WRITTEN BY RICHARD SEVEN
ILLUSTRATED BY PAUL SCHMID
ASK R7 |
For the thin minority, it’s learning to put on the right weight
Q: I would love to see a fitness article that addresses the thin person who wants to gain weight (in the form of muscle mass) while maintaining a healthy diet.
I love this question, for I, too, am a thin person who struggles to keep weight on, let alone gain it. And, like the reader, I feel a bit lonely.
It is considered bad form to complain about being underweight, but it is a serious problem, especially as you age. Being thin does not, despite what advertising claims, equal being healthy. There aren't many books or businesses banking on helping someone gain weight — unless, of course, you're a bodybuilder. And no milkshakes, please. The reader and I want to gain weight while keeping and building lean muscle mass.
The answers seem straightforward: Eat smarter and more often; incorporate strength-building exercise into your regimen.
Finding the right balance of nutrition and exercise is critical, says Mike Locke, director of Fitness and Sports Performance at the Bellingham Athletic Club.
"Nutritionally, we want the right balance of complex carbohydrates, proteins and fats. The right mix is very dependent on your specific metabolism. Some of us do well with higher percentages of complex carbs, lower protein and low fat, while others do much better with moderate amounts of each."
As for exercise, we need to strike a balance between aerobic and resistance activity. Resistance exercise, done properly, can add muscle mass and can be performed two or three times a week using moderate weights. Think balance and use large muscles in functional ranges of motion.
"Too much aerobic activity can burn not only fat but also muscle. Aerobic exercise can be performed three times a week or more at moderate levels. Heart rate should be monitored to maintain effectiveness. It is also wise to have the person's body composition analyzed to determine lean and fat content."
Nancy Jerominski, a Seattle certified personal trainer at Pro-Robics, suggests doing aerobic exercise two to three times a week, but limiting the sessions, at least at first, to between 30 and 60 minutes. Vary the intensity levels. Too many people fall into the trap of simply increasing the duration.
"The reader's weight-training should consist of using moderately heavy loads, doing two to three sets of eight to 12 repetitions with 60- to 90-second rest periods between each set. She should reach muscular fatigue in 60 to 90 seconds. Each session should last 30 to 60 minutes and should have eight to 10 exercises that challenge major muscle groups.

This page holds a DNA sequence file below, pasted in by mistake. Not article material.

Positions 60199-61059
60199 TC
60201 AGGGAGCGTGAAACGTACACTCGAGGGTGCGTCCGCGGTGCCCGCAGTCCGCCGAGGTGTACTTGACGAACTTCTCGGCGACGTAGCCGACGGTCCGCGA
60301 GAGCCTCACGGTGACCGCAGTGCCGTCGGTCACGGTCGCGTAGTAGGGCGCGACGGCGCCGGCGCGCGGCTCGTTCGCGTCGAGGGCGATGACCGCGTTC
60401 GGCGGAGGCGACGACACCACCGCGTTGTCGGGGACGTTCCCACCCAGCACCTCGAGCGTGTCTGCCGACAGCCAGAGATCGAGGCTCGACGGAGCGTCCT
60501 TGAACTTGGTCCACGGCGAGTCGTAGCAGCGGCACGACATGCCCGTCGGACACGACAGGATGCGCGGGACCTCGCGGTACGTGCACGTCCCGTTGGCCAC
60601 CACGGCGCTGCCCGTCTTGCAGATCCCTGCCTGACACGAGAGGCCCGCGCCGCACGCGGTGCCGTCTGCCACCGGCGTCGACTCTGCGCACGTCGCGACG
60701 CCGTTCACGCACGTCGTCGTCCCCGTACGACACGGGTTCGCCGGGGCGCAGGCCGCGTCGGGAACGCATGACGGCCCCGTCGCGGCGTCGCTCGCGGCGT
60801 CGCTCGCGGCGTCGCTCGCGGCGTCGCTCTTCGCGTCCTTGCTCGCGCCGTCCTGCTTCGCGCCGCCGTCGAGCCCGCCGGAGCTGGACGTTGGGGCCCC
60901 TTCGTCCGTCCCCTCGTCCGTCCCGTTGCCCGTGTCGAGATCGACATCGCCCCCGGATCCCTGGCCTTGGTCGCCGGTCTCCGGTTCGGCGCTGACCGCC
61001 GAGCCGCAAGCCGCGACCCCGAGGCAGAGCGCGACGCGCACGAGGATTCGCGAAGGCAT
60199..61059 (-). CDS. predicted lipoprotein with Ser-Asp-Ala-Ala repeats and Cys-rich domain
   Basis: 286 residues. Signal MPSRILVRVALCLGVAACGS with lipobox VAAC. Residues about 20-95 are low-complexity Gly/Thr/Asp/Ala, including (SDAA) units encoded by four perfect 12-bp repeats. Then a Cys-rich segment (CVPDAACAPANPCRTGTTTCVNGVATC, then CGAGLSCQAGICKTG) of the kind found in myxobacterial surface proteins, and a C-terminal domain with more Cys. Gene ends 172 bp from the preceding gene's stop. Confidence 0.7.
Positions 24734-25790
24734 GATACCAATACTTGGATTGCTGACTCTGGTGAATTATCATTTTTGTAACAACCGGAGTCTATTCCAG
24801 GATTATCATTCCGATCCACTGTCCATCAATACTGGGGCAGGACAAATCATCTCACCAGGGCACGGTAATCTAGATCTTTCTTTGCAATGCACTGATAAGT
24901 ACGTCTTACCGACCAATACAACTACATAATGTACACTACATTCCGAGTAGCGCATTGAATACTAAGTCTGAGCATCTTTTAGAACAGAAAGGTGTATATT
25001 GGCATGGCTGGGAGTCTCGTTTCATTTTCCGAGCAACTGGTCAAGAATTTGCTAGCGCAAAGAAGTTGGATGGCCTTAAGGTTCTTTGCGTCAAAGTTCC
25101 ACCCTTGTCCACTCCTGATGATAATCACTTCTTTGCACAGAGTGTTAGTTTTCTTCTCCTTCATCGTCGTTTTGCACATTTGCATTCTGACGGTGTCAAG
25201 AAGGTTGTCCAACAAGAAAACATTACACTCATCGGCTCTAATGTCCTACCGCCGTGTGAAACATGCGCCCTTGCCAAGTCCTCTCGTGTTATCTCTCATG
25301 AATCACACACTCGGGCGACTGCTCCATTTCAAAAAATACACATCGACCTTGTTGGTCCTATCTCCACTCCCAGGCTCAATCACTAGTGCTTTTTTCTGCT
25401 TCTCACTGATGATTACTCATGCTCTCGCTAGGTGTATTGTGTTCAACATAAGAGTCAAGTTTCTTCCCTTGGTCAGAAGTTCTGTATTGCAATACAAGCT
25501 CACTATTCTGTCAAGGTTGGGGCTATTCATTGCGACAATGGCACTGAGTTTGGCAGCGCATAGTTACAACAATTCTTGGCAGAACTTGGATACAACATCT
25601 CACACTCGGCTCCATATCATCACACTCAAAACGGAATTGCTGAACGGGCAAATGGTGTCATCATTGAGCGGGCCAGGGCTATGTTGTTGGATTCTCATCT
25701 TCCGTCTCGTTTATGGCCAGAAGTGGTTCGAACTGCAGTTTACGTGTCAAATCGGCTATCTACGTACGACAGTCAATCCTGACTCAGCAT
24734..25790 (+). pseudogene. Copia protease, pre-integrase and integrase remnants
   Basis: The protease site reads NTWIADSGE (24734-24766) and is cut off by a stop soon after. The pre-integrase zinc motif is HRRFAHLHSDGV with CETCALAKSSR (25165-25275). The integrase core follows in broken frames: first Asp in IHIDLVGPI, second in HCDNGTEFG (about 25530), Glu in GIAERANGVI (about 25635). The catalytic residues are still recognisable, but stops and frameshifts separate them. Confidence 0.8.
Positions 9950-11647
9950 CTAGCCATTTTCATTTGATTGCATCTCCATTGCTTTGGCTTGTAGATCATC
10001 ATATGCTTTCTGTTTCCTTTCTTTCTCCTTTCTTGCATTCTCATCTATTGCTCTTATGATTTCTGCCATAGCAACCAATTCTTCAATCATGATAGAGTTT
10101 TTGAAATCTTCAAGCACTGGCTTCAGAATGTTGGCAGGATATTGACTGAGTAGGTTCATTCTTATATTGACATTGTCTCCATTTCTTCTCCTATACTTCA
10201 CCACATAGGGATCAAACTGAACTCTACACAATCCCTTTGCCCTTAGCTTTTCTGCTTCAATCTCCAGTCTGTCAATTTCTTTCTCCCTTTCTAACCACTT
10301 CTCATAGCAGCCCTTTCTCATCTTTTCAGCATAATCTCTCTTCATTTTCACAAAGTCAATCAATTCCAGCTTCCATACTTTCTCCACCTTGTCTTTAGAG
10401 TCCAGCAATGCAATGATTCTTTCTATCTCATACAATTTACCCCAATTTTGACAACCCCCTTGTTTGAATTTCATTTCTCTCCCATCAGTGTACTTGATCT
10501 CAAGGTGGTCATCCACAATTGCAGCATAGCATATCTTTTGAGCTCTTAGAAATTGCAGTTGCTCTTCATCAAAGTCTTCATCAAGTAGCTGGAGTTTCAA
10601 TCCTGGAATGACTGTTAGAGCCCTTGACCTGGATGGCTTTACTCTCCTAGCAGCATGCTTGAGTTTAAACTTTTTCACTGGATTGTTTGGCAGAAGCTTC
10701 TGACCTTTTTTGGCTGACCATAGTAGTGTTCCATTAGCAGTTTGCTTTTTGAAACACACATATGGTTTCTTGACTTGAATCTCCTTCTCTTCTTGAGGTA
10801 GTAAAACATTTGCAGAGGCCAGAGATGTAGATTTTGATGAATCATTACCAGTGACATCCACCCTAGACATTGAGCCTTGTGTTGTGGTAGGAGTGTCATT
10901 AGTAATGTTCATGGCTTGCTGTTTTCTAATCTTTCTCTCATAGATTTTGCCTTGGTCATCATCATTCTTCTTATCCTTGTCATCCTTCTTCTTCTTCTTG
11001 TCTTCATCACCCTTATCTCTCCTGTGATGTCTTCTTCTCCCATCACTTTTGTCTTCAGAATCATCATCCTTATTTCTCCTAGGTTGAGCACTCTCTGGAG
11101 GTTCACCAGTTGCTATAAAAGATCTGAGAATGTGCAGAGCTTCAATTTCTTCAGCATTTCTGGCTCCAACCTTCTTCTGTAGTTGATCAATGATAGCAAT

"Muscular fatigue or failure means when form breaks down, not when she is writhing to get a final rep out. There should be no flinging, swinging, leaning or improper form — ever. If she can breeze through three sets of 12 reps without working to fatigue during at least one set, she needs to increase the weight. By working at the proper intensity, she can recruit up to 50 percent more of her body's muscle mass. This means getting lean and putting on the 'right kind of weight.' "
Putting on the proper weight is an ongoing process, a function of habit, she adds.
"She does not need to spend endless hours in the gym. In fact, she will quit if she does. She just needs to be sure the time she spends in the gym is spent well. Despite everything she may read in the popular women's fitness magazines, women do not get 'big' from lifting with progressively heavier weights. They get strong, lean, and their muscles take on the shape they were evolved to have."
Susan Kleiner, a registered dietician and author of several books on sports nutrition, correctly theorizes that the reader and I are not as interested in food as most. She says we need to eat every two hours, which means planning ahead and often carrying food. That also means learning to eat even when you're not hungry.
In her book "Power Food" (Rodale, $31.95), Kleiner includes a diet for the "hard gainer," which takes into account a person's activity level. The diet is heavy on carbohydrates (55 to 60 percent), with plenty of protein (16 to 20 percent). Even a hard gainer needs to choose mostly whole foods, like whole grains, vegetables and fruits, low-fat and non-fat dairy products, lean meats and healthy vegetable fats, she says.
"Sometimes, if you are an avid high-intensity exerciser, you may need to either take the foot off the accelerator or lay off altogether in order to let your body slow down. Thin people usually have high metabolic rates, and constant, hard exercise pumps it up even higher."
Richard Seven is a Pacific Northwest magazine staff writer. He can be reached at email@example.com. Paul Schmid is a Seattle Times news artist.
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